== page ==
Your local library (as well as any College/University business library) will have information about spending patterns, consumer demographics and industry trends. Libraries also have copies of old telephone directories that will tell you about local design business addresses. You can see whether businesses have moved to new areas or expanded. You can find details of relevant trade and business associations and their publications, as well as Government publications from the Department of Trade and Industry; the Department of Culture, Media and Sport; local Chambers of Commerce and Business Link.
Many trade and industry organisations conduct detailed research into the economic state of their industry for the benefit of their members. They may also offer all kinds of resources to new businesses (you may need to join first), so it's well worth contacting any you think are appropriate to your business. Ask whether they have any research reports available, or a new business startup pack.
Turning a good idea into a great business isn't just about what you know, but who you know. Are there any local business associations or collaborations that you can get involved in? Is there any way you can co-operate with other small businesses to your mutual advantage?
HOW TO ... network
Building a network of friends and business associates helps strengthen your understanding of your industry.
- Look out for trade or industry events like fairs, exhibitions, showcases, business breakfasts or other networking events and attend whenever you can.
- Read trade publications so you can hold your own in conversation.
- Give out business cards. Collect them too - you never know who you might need to call on.
When calling a contact for advice, make sure you're clear about what you want to know before you contact them. Introduce yourself clearly when your call is answered. Always be polite and courteous, even if they are unable or unwilling to help you at that time.
TIP: Try the websites at the end of this guide for market information.
Step 4: Testing the Market
If you launch a new product or service without testing the market first, it's unlikely to sell well. Part of the development process for something new should include market testing to establish whether it meets customers' needs. Show people your work or tell them about your services. Listen to their responses. Ask them what they'd be prepared to pay for your new items, or whether they think your fee is justifiable.
HOW TO ... test the market:
- Display prototypes/samples/information on new services to existing or potential customers, and collect feedback from them to ensure your new product satisfies consumer needs.
- Look out for fairs, shows, exhibitions or other events with an appropriate audience for your business. Ask the organisers if you can participate, advertise/leaflet/flyer there, or conduct interviews (as appropriate).
TIP: Conduct a focus group, where you invite about ten people who match your ideal customer profile to view your new product or service and join a structured discussion of what you show them. Have someone neutral to guide the discussion if you can, and record the proceedings so you can analyse the comments people make. It's always best to compensate members of the group for their time, and the range of contributors should be as diverse as possible so you get a variety of opinions.
A final suggestion:
Internet discussion forums are extensive, archived, and on every imaginable subject. They can be searched for relevant posts. You could even start your own discussion. Always follow the host's code of conduct for forums: many recreational sites don't welcome postings of an overtly commercial nature (this usually includes mentioning your business name). However, questions like 'Who can I ask to design my posters around here?' and 'What do you think of the new shop on Wherever Street?' are usually perfectly acceptable. You can then ask further questions until you have the information you need. Remember to focus on comments from people who match your customer profile.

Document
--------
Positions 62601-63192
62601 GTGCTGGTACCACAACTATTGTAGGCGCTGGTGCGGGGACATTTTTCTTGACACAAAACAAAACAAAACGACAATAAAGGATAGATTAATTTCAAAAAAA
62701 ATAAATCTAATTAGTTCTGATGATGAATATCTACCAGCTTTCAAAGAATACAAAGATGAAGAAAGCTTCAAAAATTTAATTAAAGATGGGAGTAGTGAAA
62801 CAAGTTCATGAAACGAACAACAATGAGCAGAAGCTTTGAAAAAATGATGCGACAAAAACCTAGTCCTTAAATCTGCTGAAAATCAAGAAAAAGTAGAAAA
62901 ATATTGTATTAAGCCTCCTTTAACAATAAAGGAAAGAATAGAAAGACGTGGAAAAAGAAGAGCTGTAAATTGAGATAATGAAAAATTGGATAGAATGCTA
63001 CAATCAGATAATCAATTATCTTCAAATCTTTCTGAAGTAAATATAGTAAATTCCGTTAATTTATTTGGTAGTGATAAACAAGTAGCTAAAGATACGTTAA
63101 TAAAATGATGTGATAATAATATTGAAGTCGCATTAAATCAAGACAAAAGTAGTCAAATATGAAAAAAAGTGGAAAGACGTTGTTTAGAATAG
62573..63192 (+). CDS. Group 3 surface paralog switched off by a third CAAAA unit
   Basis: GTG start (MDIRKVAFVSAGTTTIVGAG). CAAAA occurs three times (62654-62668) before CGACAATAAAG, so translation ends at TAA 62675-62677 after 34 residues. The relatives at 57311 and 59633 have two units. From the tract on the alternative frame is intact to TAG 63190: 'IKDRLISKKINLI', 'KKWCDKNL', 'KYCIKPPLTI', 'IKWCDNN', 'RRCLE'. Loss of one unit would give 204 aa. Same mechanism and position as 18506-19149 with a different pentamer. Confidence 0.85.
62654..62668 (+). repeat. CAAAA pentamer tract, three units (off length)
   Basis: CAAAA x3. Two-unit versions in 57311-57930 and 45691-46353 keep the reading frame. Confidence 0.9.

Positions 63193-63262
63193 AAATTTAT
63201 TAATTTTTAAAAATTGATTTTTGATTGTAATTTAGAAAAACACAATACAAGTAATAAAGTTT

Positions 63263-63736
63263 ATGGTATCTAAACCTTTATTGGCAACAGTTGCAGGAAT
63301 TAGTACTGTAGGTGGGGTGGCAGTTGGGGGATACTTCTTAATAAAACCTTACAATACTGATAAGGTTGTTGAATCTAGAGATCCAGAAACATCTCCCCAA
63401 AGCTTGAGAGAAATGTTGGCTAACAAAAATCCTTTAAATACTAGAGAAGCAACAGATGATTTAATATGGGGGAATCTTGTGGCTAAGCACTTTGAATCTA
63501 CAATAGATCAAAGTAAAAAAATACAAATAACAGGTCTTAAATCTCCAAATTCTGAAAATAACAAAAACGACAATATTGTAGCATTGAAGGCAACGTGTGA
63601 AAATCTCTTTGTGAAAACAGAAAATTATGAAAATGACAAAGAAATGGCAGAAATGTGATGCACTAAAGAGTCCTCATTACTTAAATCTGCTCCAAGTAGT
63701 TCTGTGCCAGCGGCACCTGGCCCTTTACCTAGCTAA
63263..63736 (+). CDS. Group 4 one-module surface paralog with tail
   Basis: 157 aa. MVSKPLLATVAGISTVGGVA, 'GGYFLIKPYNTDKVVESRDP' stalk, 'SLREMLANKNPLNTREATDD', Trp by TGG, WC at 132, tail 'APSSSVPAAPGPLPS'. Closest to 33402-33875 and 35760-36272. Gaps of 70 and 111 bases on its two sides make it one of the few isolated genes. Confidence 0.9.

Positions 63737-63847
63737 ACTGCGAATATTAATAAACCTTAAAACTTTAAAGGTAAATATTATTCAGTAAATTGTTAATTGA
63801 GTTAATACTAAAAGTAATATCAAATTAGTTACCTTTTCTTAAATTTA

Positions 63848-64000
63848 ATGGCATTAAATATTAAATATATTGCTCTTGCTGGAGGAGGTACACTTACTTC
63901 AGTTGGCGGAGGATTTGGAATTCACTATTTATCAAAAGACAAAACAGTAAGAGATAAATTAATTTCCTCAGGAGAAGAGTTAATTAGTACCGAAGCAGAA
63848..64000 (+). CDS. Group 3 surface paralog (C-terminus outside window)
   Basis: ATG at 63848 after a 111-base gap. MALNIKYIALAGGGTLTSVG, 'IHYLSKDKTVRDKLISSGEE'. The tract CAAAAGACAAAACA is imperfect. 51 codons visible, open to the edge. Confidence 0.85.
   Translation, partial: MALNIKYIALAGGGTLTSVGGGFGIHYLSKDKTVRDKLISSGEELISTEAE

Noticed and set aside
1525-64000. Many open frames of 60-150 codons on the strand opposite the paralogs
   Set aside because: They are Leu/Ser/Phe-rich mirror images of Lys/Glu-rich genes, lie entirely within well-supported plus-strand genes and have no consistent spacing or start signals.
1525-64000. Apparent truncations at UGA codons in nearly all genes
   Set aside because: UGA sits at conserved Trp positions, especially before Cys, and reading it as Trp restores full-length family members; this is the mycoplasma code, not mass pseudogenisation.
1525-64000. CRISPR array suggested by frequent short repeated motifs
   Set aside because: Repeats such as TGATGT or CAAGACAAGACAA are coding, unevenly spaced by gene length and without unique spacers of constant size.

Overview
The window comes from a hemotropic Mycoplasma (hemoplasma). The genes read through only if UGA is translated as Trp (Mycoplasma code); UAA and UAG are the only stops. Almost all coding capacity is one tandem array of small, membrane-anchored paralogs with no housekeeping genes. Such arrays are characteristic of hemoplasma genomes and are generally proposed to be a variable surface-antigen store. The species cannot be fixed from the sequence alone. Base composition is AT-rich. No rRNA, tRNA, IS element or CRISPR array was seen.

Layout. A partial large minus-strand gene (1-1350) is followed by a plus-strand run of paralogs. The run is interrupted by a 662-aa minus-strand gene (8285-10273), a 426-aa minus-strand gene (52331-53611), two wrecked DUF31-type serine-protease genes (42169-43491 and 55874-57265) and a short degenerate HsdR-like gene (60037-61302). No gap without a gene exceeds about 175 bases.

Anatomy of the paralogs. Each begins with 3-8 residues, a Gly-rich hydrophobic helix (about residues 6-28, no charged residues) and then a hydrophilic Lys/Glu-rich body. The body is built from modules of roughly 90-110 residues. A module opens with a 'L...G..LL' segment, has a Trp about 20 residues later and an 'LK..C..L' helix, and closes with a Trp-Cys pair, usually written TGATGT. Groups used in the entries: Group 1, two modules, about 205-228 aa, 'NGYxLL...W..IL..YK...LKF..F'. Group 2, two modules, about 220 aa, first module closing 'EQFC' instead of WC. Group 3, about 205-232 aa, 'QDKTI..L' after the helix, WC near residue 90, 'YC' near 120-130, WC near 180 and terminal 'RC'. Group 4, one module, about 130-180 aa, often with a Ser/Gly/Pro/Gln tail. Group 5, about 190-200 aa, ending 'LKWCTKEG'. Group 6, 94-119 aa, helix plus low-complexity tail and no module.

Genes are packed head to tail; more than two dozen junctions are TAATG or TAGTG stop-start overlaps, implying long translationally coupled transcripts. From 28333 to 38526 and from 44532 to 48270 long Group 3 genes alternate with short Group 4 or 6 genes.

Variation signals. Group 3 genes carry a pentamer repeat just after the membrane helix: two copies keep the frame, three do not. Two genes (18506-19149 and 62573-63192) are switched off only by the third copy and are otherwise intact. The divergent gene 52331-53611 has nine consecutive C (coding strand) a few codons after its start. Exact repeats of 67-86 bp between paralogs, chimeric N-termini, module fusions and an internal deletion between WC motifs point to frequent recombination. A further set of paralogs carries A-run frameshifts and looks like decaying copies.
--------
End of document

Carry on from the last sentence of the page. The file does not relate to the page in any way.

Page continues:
www.magportal.com free searchable articles database
www.marketresearch.com pay per report
See below for a list of sources of market information for designers and design-based businesses
A List Apart
How-to web design magazine
Devoted to new and developing graphic arts.
Arts Council England
The national development agency for the arts in England. Links to Arts Council North West.
Arts Professional Online
Arts management magazine
Webzine of photojournalism, graphics and illustration.
Interviews between artists, writers, musicians, directors and actors.
Venue for design and literature collaboration
British Chambers of Commerce
Government resources for UK businesses, links to your local Chamber.
Business information support services: Excellent table of links to online market research, statistics and surveys
Showcase of student work in advertising, design, illustration and photography.
Forums, feature articles, job bank, graphic design resources, and more
Community Arts North West
Arts development organization based in Manchester
Site for Web designers: news, reviews, columns, downloads, recruitment, competitions, and discussion forums.
European guide to arts, culture and entertainment
Design is Kinky
Publication geared to graphic design in all media.
Online resources for the architecture and design community including searchable articles database
Digital Media Designer
Provides news, tutorials, reviews, and product guides.
Business guide for electronic publishers and digital imagers
Digital Web Magazine
Online magazine intended for professional web designers. Consists primarily of works contributed by web artists and authors
Templates, designer bulletin, resources, and job links.
England's North West
Local information and cultural news, business resources.
Directory of entertainment music and leisure.
Excellence North West
Improving the business performance of the North West. Offers courses and networking events
Fashion and design, contemporary style magazine.
Liverpool European Capital of Culture
Information about the arts and cultural industries in Liverpool.
Global market research: full reports available for a fee but overview and press releases available free of charge.
Museums Libraries and Archives
Connecting people to knowledge and information, creativity and inspiration.
Search engine for conducting research on the web.
Journal of the Royal Society for the Encouragement of Arts Manufactures and Commerce - searchable database of articles
Liverpool based premium lifestyle and fashion magazine
Magazine of the Chartered Society of Designers - free to members
UK Net Guide
Arts and entertainment guide